POLICE PROBE DANGEROUS DANCER …Cops threaten to shut down events with Marvin
Cops threaten to shut down events with Marvin
Dancer Marvin 'The Beast' is being investigated by the police for his alleged dangerous dancing performances at entertainment events.
Steve McGregor, senior superintendent of police in charge of St James, told THE WEEKEND STAR that the probe includes seeking to find out whether the Montego Bay-based dancer assaulted a woman of unsound mind during a recent dancing episode.
McGregor said that the investigations were launched following recent performances by the dancer. Some of his antics have been captured on camera and have been posted on social media.
"Somebody sent one of the [recent] videos to me and I viewed it. Sadly, we found the main female who was in the act, as well as others, and they are claiming to say it's OK and they were having fun. But it is my intention to call him in, though, and question him," McGregor said.
McGregor noted that in order for any charges to be laid against the dancer, a willing complainant has to come forward, and thus far, none has.
SOCIAL MEDIA CIRCULATION
In recent weeks, videos of Marvin's performances have been heavily circulated on social media. Among them is one in which he slams a female on to a tabletop, and although she seemed momentarily incoherent from the unexpected impact, Marvin continued ramming into her. Moments later, he pushes the same female from a platform on to the ground, then dives on to her to continue his rough 'daggering'.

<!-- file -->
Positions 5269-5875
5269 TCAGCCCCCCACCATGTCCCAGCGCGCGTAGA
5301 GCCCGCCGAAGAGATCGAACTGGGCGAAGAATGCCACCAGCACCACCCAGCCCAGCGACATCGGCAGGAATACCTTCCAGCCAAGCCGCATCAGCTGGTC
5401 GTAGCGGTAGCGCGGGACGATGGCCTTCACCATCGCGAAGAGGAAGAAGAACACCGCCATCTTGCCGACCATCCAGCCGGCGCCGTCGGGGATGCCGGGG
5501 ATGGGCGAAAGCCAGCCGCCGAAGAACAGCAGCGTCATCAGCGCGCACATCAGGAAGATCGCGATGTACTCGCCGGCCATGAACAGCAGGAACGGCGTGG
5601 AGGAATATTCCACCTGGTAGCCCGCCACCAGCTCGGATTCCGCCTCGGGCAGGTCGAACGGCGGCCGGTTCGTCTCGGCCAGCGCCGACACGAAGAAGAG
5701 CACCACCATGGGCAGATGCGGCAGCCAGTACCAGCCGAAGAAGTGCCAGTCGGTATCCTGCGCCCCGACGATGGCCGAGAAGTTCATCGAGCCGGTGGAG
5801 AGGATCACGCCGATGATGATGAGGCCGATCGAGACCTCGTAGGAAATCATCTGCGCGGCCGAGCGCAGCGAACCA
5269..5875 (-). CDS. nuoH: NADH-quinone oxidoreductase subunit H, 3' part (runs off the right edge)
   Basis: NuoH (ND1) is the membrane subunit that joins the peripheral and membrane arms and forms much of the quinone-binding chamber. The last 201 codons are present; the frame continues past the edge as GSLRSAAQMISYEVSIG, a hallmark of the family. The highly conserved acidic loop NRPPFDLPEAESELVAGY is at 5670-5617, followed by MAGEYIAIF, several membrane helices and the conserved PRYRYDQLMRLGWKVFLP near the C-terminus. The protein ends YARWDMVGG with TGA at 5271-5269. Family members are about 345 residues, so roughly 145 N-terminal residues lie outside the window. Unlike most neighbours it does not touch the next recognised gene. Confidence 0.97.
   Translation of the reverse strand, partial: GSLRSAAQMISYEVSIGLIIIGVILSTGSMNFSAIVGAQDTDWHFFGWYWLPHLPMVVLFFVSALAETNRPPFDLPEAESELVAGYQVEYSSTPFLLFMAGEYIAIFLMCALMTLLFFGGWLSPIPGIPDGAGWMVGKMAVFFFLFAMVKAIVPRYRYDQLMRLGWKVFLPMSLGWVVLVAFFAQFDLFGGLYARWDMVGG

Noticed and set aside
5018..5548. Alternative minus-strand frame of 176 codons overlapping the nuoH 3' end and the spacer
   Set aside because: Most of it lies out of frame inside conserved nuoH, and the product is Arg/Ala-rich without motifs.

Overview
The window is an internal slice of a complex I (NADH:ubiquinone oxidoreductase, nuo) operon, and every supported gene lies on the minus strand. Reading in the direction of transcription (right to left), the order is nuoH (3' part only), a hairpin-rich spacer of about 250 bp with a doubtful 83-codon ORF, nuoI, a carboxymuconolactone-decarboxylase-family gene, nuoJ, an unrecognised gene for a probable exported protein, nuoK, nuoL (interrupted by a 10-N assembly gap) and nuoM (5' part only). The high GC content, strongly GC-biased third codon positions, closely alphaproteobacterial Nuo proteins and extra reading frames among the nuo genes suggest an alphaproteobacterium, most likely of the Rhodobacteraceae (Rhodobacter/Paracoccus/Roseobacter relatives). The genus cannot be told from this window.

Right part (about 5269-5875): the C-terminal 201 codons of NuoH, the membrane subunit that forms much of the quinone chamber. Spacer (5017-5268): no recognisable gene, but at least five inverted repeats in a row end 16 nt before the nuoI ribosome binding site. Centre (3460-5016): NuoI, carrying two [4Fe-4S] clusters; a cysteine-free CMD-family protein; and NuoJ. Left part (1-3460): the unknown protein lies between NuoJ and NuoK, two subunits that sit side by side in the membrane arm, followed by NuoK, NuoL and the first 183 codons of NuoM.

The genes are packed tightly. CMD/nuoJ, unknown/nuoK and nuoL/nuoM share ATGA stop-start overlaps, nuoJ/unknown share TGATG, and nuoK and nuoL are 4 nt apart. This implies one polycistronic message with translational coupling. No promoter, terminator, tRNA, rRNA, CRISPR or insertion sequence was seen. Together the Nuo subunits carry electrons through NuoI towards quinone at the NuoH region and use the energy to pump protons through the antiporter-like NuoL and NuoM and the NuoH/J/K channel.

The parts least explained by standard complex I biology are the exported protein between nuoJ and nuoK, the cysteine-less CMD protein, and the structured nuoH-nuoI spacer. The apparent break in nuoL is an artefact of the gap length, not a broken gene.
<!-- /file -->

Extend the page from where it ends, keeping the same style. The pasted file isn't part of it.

In many other videos, Marvin is seen tearing off females' clothes, standing on their backs, throwing them on to the ground, pulling off their weaves, beating them with various objects, and many other outlandish actions which form part of his signature performance.
McGregor told THE WEEKEND STAR that the police, in a bid to crack down on Marvin's beast-like behaviour, will be targeting organisers as a means of cracking down on lewd and dangerous performances at events.
"If we find that these are the kinds of acts that are playing out there, we can persecute the promoter, the owner of the venue, and the person who is operating the sound system because we would not have given them permission to be doing these acts at the dance," McGregor said.
"If we find out that they will be at the dances and events carrying out these acts, they won't get permission to do it and we will stop them forthwith."
Orville Hall, a renowned dancer, says he does not support Marvin's performances and similar acts because it is not about the art of dancehall.
"Study the art of dancehall, understand where dancehall is coming from and go back to look at how men used to deal with women in dancehall. A man would approach the woman and he would be polite about it," Hall said.
Dancehall diva Keiva, who said she has worked on many international shows with Marvin, said she believes the onus is on females to carry themselves in a respectable manner.
"I am sure that Marvin will not allow a female to do certain things to him, so if you want to allow guys to disrespect you, that's on you," she said.
Following the hullabaloo surrounding his dancing, Marvin has since issued an apology via his Instagram page, saying, " I'm so sorry if you all think me and my team do a bad job in Jamaica. I will be more careful with my dancing now. One love to you all."